Animal Welfare

The Commission proposed that animal welfare standards should be developed and monitored by the federal government and animal agriculture should be required to implement. Our group believes that standards for animal care should be based on the expertise of veterinarians, farmers, ranchers and animal scientists—the people who work with farm animals daily. We also know that ensuring the best animal care possible is crucial to a farm's long-term success. Perhaps if the commission had multiple representatives from modern agriculture, they would have recognized this reality.

An animal welfare recommendation made by the Commission that would be amusing if it wasn't so dangerous to the welfare of both animals and humans is their criticism of the neutering of steers. Not only does the Commission criticize the practice, but it then suggests that it is done only as a matter of convenience to "make animals easier to handle.” Worse yet, the report offers no suggestion for how to handle—let alone raise—intact bulls.

In contrast to the biased Commission, the well-respected American Veterinary Medical Association (AVMA) recognizes that "castration and dehorning of cattle are important for human and animal safety when cattle are used for agricultural purposes.” Because castration and dehorning cause pain and discomfort, the AVMA recommends the use of procedures and practices that reduce or eliminate these effects.

Terrifyingly, the Commission attempts to discredit most existing animal welfare research by claiming what it calls "funding that often comes from special interest groups.” The Commission falsely insinuates—with no backing—that peer-reviewed published research coming from land-grant universities is tainted due to the funding from industry or "special interests,” by which it means check-off funded commodity groups or agricultural businesses. While the Alliance would support an increase in federal funding, we doubt that it will be coming. Further, we view the Commission making recommendations that marginalize reputable organizations—that fund unbiased research to fuel future progress—as utterly irresponsible.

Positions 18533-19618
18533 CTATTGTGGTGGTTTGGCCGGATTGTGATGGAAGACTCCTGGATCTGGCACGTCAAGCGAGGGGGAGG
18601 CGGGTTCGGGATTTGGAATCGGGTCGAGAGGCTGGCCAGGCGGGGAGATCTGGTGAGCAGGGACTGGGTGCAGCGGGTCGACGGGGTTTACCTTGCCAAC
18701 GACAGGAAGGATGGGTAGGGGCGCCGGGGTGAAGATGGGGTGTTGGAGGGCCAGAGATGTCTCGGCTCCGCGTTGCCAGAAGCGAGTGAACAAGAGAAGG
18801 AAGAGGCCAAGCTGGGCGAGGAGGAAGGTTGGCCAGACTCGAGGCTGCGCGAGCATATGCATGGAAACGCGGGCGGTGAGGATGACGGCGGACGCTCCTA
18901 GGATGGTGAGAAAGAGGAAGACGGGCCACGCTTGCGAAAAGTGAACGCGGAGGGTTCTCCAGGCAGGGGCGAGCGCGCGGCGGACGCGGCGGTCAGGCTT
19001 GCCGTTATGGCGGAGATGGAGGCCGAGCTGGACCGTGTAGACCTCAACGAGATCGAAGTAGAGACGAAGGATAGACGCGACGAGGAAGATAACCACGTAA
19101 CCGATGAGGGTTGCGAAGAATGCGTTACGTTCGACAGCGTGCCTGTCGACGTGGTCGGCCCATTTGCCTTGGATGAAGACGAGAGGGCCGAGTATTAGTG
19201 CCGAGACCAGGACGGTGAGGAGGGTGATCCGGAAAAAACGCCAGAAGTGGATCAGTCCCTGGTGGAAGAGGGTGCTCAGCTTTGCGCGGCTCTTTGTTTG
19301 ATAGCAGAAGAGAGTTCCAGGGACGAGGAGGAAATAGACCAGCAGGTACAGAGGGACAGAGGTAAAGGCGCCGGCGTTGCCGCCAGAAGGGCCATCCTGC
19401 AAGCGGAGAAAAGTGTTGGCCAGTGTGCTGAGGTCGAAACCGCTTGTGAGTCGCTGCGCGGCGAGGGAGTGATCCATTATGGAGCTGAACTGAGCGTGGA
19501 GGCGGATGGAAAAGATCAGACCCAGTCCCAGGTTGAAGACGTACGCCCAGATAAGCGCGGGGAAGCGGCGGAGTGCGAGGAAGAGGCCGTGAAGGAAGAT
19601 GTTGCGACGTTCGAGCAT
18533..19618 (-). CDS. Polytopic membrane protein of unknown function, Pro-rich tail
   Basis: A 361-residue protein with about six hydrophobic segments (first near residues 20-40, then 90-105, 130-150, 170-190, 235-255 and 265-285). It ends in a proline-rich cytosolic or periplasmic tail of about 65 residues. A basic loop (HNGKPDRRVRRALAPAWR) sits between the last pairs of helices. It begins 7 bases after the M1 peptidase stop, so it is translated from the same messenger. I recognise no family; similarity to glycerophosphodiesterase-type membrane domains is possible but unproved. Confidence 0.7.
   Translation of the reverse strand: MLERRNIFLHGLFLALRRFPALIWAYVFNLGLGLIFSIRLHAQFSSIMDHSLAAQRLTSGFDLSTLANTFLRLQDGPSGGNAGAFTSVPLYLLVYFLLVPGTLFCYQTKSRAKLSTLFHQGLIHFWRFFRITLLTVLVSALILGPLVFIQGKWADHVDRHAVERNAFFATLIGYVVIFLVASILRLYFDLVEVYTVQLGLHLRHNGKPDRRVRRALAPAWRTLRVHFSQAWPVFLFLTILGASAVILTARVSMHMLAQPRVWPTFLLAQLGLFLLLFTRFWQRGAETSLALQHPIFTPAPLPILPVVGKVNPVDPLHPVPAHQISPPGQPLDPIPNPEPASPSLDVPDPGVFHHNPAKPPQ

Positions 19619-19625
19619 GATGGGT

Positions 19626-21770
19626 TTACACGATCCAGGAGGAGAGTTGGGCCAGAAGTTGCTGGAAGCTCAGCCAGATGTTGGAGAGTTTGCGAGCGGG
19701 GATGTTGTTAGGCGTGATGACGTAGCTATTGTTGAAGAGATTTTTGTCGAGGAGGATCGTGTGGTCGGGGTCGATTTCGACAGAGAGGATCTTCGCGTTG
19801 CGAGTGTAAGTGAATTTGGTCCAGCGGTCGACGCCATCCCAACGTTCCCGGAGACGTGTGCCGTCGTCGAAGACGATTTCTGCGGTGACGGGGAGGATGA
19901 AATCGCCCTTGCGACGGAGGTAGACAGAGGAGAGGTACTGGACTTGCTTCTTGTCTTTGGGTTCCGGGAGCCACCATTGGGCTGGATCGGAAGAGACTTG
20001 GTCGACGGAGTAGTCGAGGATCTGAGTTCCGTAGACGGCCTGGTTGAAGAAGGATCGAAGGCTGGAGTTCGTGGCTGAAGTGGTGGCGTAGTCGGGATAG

It is important to keep in mind that the $3.4 million Commission is being funded by the environmental arm of the Pew Charitable Trusts, which has also provided funds to the Tides Foundation, which has distributed funds to a bevy of anti-agriculture groups including People for the Ethical Treatment of Animals (PETA) and Humane Society of the United States (HSUS). If sources of funding taint results, it is absurd that the Commission's report has only been subject to minor scrutiny from mainstream media.

Where to go from here

These are just a few of the out-of-touch recommendations made by the Commission. But the most important thing to remember -- the recommendations in the report are being used by many activist groups, including the vegan-driven Humane Society of the United States (HSUS),to support their anti-animal agriculture campaigns at both the federal and state levels.

The Commission has sent its report to all Senators and Congressional Representatives on Capitol Hill, in addition to providing the report to Governors and Attorneys General in all 50 states.

It is important that all of agriculture, including everyone in the beef industry and the associations that represent them, point out the fallacies of the Commission's unrealistic recommendations. Part of this is providing factual information to your policy makers (resources to assist in this effort are available at www.animalagalliance.org). Claiming your work is in the "public interest” is no substitute for quality work. The Commission clearly fell short of its promise and everyone in agriculture must engage on both the state and federal levels to blunt the impact of its egregiously erroneous document.


Philip Lobo is Communications Director for the Animal Agriculture Alliance. He can be contacted at:

P.O. Box 9522 Arlington, VA 22209
phone: (703) 562-5160,
e-mail jplobo@animalagalliance.org